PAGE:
By Kristina Goetz
The Cincinnati Enquirer
WALNUT HILLS - A private, national university headquartered in Cincinnati has made sweeping changes in its Ph.D. program after separate investigations by the Ohio Board of Regents and the U.S. Department of Education.
Union Institute and University, known for its flexible program that allows working professionals to help tailor their studies to earn a degree, will now adhere to stricter reporting requirements.
Students will continue to talk to professors over the telephone or via e-mail instead of attending lectures in a formal classroom. But they must now follow more stringent rules when they document their academic progress and apply for financial aid.
Among the changes:
Union created a credit-hour system that more closely mirrors traditional college programs. Previously the school had not assigned credit-hours to specific coursework.
The college also set up more concrete semesters, which will define a student's eligibility for financial aid. Before the change, students were not required to re-enroll.
Students are now required to complete their doctoral program in no less than three and no more than seven years. The requirement had been no less than two years and no more than 10.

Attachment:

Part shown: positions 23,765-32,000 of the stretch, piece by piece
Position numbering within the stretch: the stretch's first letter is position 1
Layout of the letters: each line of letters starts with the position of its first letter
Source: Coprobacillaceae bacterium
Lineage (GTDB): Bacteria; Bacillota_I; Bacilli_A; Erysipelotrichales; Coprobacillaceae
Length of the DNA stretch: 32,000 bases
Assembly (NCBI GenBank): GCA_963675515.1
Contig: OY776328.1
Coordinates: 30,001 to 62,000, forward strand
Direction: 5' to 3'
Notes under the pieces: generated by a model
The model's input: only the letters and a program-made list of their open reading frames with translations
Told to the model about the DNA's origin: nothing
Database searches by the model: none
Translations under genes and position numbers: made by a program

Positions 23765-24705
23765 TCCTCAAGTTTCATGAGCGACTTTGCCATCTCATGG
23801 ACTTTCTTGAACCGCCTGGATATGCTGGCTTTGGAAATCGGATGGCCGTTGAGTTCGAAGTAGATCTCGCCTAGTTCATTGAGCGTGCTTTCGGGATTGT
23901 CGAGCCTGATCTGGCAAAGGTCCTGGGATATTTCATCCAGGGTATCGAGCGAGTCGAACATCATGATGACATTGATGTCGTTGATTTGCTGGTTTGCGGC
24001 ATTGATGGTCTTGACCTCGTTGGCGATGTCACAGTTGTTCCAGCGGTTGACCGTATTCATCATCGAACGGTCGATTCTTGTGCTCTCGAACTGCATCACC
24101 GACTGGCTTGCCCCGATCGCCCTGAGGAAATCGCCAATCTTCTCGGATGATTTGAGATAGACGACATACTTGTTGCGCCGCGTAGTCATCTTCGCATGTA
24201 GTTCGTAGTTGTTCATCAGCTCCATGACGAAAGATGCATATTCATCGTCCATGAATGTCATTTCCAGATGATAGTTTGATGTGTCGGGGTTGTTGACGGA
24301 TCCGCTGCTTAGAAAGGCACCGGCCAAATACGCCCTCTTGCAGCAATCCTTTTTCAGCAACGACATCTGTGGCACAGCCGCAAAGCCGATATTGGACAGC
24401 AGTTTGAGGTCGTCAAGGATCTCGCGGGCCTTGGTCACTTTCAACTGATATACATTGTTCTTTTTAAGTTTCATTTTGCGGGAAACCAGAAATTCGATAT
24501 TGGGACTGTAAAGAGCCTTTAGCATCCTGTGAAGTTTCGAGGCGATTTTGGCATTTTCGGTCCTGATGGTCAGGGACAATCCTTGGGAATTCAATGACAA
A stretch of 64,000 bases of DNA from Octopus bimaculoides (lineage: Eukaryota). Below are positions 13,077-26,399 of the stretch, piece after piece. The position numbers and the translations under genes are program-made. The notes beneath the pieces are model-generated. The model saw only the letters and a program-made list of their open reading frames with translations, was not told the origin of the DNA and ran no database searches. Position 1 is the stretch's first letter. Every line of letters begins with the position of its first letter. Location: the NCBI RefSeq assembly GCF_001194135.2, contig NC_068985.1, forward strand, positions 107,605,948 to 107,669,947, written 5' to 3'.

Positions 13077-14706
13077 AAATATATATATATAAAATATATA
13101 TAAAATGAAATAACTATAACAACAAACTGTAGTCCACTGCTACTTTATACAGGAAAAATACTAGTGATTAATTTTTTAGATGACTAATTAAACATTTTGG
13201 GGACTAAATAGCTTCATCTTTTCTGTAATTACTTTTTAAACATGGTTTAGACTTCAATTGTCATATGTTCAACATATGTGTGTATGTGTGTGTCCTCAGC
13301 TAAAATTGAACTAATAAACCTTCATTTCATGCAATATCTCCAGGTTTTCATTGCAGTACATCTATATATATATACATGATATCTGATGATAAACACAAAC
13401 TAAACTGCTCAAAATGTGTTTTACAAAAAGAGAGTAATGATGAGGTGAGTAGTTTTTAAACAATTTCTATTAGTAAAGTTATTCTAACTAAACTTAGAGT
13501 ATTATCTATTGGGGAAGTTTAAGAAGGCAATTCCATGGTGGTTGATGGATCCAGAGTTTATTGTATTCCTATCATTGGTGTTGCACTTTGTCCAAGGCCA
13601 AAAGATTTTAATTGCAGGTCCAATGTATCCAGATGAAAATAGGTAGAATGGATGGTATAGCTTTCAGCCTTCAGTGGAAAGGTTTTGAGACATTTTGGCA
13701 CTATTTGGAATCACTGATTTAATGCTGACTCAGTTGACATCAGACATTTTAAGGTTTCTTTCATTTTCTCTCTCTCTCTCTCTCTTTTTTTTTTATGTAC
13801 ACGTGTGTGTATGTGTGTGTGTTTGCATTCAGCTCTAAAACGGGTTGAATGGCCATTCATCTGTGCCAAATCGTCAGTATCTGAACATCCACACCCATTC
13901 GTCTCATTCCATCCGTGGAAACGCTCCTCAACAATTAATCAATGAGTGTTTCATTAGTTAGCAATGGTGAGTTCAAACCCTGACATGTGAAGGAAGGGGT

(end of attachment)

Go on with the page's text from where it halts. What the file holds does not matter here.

Students must also complete academic progress reports every six months. Before the changes, the time period was much more fluid, school officials said.
Neither review affected the school's bachelor's or master's degree programs.
The U.S. Department of Education reviewed Union's doctoral program in summer 2003 to evaluate whether the school was in compliance with federal financial aid requirements. School officials say the review stemmed from student complaints, as well as Union's purchase of Vermont College in fall 2001.
Union was not given details about the nature of the complaints, school officials said.
The department implemented an "emergency action," against Union in October, which froze about $5 million in federal financial aid to students until a settlement was reached in December 2003, school officials said.
Now, the institution can receive financial aid funds for doctoral students, but only after the Department of Education has approved the paperwork. School officials say delays have been up to 60 days.
"In a fairly brief period of time, we have worked collaboratively and productively with the Ohio Board of Regents and the U.S. Department of Education in a effort to review and strengthen our academic programs, services and accountability to learners," said President Roger Sublett.
The reviews made doctoral students such as Donald Ostasiewski, 63, a longtime professor at Thomas More College, nervous. Ostasiewski of Monfort Heights teaches business and economics courses. "It initially concerned me," he said. "One always wonders if your college is going to be there when it's fine to get your degree. But that faded rather quickly.''
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